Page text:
interface User {
uid: string;
email: string;
photoURL?: string;
displayName?: string;
favoriteColor?: string;
}


@Injectable({ providedIn: 'root' })
export class AuthService {

user: Observable<User>;

constructor(
private afAuth: AngularFireAuth,
private afs: AngularFirestore,
private router: Router
) {

//// Get auth data, then get firestore user document || null
this.user = this.afAuth.authState.pipe(
switchMap(user => {
if (user) {
return this.afs.doc<User>(`users/${user.uid}`).valueChanges()
} else {
return of(null)
}
})
)
}

googleLogin() {
const provider = new auth.GoogleAuthProvider()
return this.oAuthLogin(provider);
}

private oAuthLogin(provider) {
return this.afAuth.auth.signInWithPopup(provider)
.then((credential) => {
this.updateUserData(credential.user)
})
}


private updateUserData(user) {
// Sets user data to firestore on login

const userRef: AngularFirestoreDocument<any> = this.afs.doc(`users/${user.uid}`);

const data: User = {
uid: user.uid,
email: user.email,
displayName: user.displayName,
photoURL: user.photoURL
}

return userRef.set(data, { merge: true })

}


signOut() {
this.afAuth.auth.signOut().then(() => {
this.router.navigate(['/']);
});
}
}

Step 4: Auth Guard

auth guard with firestore Angular router

ng g guard core/auth

The next thing we want to do is protect our routes from unauthenticated users. Now that we have an observable in the service, we can handle this task easily with a canActivate guard. We just pass it the observable of the user from the auth service. If it emits true, the route can be accessed. If false, the user is redirected to the login page.

import { Injectable } from '@angular/core';
import { CanActivate, ActivatedRouteSnapshot, RouterStateSnapshot, Router } from '@angular/router';

import { AuthService} from './auth.service'
import { Observable } from 'rxjs';
import { tap, map, take } from 'rxjs/operators';

@Injectable()
export class AuthGuard implements CanActivate {
constructor(private auth: AuthService, private router: Router) {}


canActivate(
next: ActivatedRouteSnapshot,
state: RouterStateSnapshot): Observable<boolean> {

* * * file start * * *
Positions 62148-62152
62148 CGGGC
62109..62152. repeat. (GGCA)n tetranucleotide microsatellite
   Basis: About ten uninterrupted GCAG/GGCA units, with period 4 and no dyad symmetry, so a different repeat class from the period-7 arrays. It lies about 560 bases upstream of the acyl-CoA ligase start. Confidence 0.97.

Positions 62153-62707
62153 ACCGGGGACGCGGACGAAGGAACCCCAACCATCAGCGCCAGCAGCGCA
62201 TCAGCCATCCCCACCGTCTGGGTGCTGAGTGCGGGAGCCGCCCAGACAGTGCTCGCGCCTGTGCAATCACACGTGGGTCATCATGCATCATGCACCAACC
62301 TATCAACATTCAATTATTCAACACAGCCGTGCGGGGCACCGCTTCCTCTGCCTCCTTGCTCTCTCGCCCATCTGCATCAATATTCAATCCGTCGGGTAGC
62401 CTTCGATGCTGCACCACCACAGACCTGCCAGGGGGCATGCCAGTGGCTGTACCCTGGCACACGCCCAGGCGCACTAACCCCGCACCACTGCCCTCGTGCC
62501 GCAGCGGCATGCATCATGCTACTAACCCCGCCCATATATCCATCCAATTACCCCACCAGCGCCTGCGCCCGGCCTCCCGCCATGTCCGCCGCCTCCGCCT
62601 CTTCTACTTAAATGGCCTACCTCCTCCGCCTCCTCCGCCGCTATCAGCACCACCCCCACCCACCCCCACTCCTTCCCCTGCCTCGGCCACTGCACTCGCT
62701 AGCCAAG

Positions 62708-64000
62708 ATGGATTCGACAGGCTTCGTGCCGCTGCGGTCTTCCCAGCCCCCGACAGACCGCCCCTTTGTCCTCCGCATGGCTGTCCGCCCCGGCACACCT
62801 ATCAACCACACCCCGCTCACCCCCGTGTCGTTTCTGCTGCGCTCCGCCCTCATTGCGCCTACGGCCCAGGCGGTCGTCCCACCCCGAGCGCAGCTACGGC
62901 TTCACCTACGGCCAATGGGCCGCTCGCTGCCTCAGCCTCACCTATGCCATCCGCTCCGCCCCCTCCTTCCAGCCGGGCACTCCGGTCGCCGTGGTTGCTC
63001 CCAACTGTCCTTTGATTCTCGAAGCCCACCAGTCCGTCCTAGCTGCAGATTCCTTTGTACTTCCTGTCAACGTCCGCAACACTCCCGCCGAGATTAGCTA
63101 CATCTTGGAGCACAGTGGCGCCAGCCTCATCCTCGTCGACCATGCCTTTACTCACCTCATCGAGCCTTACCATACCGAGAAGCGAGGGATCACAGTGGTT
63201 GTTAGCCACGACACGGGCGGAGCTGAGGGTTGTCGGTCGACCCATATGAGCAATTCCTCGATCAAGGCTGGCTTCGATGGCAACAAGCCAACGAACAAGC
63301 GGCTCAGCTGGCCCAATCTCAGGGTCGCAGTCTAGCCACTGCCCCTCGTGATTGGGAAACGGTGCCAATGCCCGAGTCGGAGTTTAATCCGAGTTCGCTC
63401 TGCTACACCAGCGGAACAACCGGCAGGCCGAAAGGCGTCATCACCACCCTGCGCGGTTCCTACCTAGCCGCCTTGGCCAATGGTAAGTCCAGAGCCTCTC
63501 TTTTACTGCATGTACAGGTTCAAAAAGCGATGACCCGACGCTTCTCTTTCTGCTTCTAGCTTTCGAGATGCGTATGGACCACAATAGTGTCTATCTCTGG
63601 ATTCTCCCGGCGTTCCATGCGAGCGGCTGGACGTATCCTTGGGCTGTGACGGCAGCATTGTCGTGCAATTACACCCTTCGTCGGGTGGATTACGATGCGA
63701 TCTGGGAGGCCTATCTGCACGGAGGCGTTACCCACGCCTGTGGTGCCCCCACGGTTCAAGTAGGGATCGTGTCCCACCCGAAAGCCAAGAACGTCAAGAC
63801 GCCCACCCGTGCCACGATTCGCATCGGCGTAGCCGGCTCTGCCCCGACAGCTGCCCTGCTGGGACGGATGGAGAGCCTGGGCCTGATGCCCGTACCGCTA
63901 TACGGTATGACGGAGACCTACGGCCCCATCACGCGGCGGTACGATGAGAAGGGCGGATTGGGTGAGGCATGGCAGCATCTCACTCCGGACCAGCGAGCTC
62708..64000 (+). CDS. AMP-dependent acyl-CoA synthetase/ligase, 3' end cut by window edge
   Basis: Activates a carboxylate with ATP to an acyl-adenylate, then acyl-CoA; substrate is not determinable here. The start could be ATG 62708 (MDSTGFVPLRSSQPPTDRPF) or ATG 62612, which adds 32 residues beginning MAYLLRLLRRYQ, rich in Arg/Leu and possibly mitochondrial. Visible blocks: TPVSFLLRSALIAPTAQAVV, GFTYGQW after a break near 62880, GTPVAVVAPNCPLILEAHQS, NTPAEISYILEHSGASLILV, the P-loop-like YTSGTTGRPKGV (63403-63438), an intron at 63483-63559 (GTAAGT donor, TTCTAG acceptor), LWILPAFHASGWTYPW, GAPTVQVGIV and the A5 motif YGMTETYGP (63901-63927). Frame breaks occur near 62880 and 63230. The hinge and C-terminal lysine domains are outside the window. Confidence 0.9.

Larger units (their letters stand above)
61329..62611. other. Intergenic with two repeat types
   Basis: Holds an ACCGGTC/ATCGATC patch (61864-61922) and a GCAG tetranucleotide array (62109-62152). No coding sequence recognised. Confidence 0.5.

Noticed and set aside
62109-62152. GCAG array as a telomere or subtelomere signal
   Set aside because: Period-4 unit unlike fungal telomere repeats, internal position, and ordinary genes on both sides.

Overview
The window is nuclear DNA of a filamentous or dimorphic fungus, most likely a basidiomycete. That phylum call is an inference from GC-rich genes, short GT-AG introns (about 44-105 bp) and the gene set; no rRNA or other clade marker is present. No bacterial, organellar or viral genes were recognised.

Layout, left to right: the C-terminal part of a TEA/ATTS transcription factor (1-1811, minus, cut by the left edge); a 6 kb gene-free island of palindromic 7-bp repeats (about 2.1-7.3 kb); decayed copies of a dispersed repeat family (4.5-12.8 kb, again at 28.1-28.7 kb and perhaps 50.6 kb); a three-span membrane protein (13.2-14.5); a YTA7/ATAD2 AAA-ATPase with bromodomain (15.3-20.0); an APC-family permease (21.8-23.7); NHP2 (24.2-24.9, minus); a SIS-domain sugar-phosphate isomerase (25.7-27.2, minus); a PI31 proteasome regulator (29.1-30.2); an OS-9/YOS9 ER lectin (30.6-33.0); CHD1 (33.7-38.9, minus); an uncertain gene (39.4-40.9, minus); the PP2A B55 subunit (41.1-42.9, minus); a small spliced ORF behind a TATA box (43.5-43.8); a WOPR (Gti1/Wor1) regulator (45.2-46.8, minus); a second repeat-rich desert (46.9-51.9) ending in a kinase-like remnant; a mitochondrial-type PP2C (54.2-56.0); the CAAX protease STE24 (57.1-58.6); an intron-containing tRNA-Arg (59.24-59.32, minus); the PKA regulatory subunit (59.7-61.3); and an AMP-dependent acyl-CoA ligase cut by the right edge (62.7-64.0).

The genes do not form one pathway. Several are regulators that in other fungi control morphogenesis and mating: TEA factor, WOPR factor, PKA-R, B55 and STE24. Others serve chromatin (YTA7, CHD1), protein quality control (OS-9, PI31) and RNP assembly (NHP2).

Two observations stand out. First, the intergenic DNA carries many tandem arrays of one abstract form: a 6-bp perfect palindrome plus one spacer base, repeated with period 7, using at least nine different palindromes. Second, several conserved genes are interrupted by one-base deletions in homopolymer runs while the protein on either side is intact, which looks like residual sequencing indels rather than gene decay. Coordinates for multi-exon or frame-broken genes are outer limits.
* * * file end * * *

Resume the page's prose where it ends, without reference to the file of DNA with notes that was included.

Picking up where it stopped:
return this.auth.user.pipe()
take(1),
map(user => !!user),
tap(loggedIn => {
if (!loggedIn) {
console.log('access denied')
this.router.navigate(['/login']);
}
})
)
}
}

You can use the guard in your router by simply adding it to the canActivate array for a given route, for example:

const routes: Routes = [
///...
{ path: 'notes', component: NotesListComponent, canActivate: [AuthGuard] },
];

Step 5: User Profile

As a final step, let’s create a user profile so you can see how to use the user Observable in the HTML.

ng g component user-profile

The component TypeScript just needs to have the auth service injected as a public property in the constructor.

import { Component } from '@angular/core';
import { AuthService } from '../../core/auth.service';

@Component({
selector: 'user-profile',
templateUrl: './user-profile.component.html',
styleUrls: ['./user-profile.component.scss']
})
export class UserProfileComponent {


constructor(public auth: AuthService) { }

}

In the component HTML, we have two separate templates that are shown conditionally based on the user Observable data. If it’s null, we show the guest template, but if it’s present we can show the authenticated template and corresponding user data.

I have also added a Google Login button to the profile, but you might consider making it a standalone component that you can use outside of the user profile.


<div *ngIf="auth.user | async; then authenticated else guest">
<!-- template will replace this div -->
</div>


<!-- User NOT logged in -->
<ng-template #guest>
<h3>Howdy, GUEST</h3>
<p>Login to get started...</p>

<button (click)="auth.googleLogin()">
<i class="fa fa-google"></i> Connect Google
</button>

</ng-template>


<!-- User logged in -->
<ng-template #authenticated>
<div *ngIf="auth.user | async as user">
<h3>Howdy, {{ user.displayName }}</h3>
<img [src]="user.photoURL">
<p>UID: {{ user.uid }}</p>
<p>Favorite Color: {{ user?.favoriteColor }} </p>
<button (click)="auth.signOut()">Logout</button>
</div>
</ng-template>

The End

That’s it for basic OAuth with Firebase. Now you can start saving custom user information to firestore to build a complex and robust user authentication system.